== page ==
give focus a rest
Harvard says too much is bad
daydreams aide the brain
haiku by M. Nakazato LaFreniere
Who knew staying too focused is not always a good thing? Sirini Pillay wrote in an article in Harvard Business Review, Your Brain Can Only Take So Much Focus, that apparently when your brain goes into the “Do Mostly Nothing” Mode (DMN aka “default mode network”), it is actually using more energy! Focused brains only use 5% of the body’s energy while unfocused, you use 15%.
The brain is busy when you’re knitting, reading casually, doodling, or doing housework. What is it doing? It’s floating through your memory banks, rehashing ideas in unique ways, finding new solutions, and paying attention to what other folks have done or said.
It’s different than anxious or worrying thoughts — those are focused. The worrier and goal-oriented person are focused on one-thought track. This is relaxing, letting go. This is playing. Like what? Pillay suggests
- Nap. A 10-minute nap boosts your energy but a 90-minute nap gives your brain a rest and gives it time to dream up new associations
- Do something mindless. Housework, gardening, exercising. Anything you are used to doing but your mind can have a pleasant wander while you do it
- Daydream. Pillay recommends Singer’s methods of “Positive Constructive Daydeaming” It takes the above — doing something mindless — but deliberately triggers a daydream with a happy or relaxing image like swinging up to the sky or relaxing on a beach.
- Be someone else. Trying on a different persona helps in imagining different ways to get things done. Hey, who knew Second Life is good for my creativity?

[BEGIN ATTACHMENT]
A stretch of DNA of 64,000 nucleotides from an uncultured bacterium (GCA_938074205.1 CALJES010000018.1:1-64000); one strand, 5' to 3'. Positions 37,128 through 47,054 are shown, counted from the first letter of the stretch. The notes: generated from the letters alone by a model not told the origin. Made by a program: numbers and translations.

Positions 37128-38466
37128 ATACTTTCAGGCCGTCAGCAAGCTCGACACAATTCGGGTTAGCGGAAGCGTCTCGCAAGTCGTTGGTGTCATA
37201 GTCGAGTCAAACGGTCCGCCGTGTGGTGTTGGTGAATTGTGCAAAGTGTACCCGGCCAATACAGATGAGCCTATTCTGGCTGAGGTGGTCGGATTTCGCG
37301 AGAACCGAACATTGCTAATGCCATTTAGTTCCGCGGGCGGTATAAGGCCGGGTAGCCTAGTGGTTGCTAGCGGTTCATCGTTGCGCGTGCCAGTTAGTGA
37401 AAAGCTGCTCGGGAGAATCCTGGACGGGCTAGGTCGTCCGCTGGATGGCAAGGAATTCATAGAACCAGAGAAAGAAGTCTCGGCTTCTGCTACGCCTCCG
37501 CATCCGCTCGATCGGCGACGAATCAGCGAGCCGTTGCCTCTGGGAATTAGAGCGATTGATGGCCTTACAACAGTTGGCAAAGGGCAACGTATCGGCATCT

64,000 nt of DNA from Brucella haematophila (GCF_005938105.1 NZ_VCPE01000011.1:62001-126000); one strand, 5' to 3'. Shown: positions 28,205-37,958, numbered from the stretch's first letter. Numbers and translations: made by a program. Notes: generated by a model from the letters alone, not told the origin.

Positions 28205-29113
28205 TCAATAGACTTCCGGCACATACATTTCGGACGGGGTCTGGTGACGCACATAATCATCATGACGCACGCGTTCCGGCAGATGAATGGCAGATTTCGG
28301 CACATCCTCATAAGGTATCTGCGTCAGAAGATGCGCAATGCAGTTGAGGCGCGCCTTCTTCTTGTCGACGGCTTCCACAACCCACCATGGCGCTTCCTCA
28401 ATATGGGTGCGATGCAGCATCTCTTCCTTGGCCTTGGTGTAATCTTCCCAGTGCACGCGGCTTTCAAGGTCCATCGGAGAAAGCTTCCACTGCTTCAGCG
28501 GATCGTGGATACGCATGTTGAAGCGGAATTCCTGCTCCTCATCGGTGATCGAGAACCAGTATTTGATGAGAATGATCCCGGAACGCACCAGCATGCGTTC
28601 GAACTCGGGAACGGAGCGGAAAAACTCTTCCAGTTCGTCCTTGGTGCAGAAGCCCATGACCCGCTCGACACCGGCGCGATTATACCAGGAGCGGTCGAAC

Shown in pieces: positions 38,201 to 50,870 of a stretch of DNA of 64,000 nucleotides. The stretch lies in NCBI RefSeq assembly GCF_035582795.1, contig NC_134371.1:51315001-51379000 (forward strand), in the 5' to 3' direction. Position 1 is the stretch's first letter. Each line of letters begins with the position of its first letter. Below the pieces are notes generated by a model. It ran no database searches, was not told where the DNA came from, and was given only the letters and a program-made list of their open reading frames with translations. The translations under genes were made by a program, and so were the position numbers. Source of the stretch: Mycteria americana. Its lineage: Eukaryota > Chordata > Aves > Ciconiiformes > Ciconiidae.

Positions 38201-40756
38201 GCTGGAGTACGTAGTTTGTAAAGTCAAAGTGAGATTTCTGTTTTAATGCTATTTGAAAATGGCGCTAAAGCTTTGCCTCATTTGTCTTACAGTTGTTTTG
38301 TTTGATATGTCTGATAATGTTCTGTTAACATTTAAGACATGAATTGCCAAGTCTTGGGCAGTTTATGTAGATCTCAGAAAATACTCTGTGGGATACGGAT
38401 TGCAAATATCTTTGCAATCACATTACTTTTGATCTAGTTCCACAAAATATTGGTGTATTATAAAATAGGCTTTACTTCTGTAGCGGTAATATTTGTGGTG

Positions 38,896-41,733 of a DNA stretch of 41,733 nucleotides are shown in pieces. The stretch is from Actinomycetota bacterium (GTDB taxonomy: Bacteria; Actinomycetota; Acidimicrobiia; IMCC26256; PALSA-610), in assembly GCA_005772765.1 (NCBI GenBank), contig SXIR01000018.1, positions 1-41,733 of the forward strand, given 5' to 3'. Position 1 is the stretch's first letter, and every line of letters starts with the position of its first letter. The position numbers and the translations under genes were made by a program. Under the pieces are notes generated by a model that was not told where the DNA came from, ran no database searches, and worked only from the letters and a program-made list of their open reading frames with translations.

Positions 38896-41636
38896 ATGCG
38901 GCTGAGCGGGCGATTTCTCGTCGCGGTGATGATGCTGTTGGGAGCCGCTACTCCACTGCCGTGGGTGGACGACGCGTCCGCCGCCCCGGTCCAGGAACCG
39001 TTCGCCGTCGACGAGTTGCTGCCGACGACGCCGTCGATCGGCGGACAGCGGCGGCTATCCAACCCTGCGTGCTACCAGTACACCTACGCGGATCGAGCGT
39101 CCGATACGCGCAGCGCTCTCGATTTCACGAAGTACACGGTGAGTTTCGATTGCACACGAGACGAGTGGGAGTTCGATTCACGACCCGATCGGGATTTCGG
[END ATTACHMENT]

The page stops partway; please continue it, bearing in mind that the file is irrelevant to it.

McMillan, Kaufman and Singer wrote a historical overview of the studies in daydreaming called “Ode to Positive Constructive Daydreaming.” While many scholars/scientists focused on the negative effects of daydreaming, a few pioneers found that daydreaming had positive effects if done right. I like the one where PCD brings back long ago memories because my memory is a sieve. It would be good to retrieve my adventures traveling in Japan or Malaysia.
“Zhiyan and Singer found that positive constructive daydreaming was associated with Openness to Experience, reflecting curiosity, sensitivity, and exploration of ideas, feelings, and sensations.” However, when your mind wanders off to anxieties or bad memories, the negativity gets reinforced and you become more neurotic. So if you’re the sort to daydream about being hit by a car and people coming to your funeral — cut it out! Rewind. Start the daydream over. Imagine floating on a cloud. Create a playful daydream.
What else do you get if you get used to triggering a happy daydream? Besides the usual escaping from boredom (housework anyone?), Singer found it enhances social skills, plans for the long-term future, incubates creativity, solves problems, improves learning, and increases mental flexibility and spontaneous thinking.
Wow! That’s a lot. Hmmm. Gotta go daydream now. See you tomorrow! Same time! Same space!
Your Brain Can Only Take So Much Focus by Srini Pillay, Harvard Business Review, May 12, 2017
Ode to positive constructive daydreaming by Rebecca L. McMillan, Scott Barry Kaufman and Jerome L. Singer; Frontiers in Psychology, Sept 23, 2013
Zhiyan, T., and Singer, J. L. (1997). Daydreaming styles, emotionality, and the big five personality dimensions. Imagin. Cogn. Pers. 16, 399–414. doi: 10.2190/ATEH-96EV-EXYX-2ADB
Image by M. Nakazato LaFreniere aka Kayla Woodrunner in Second Life.
Also published on Medium.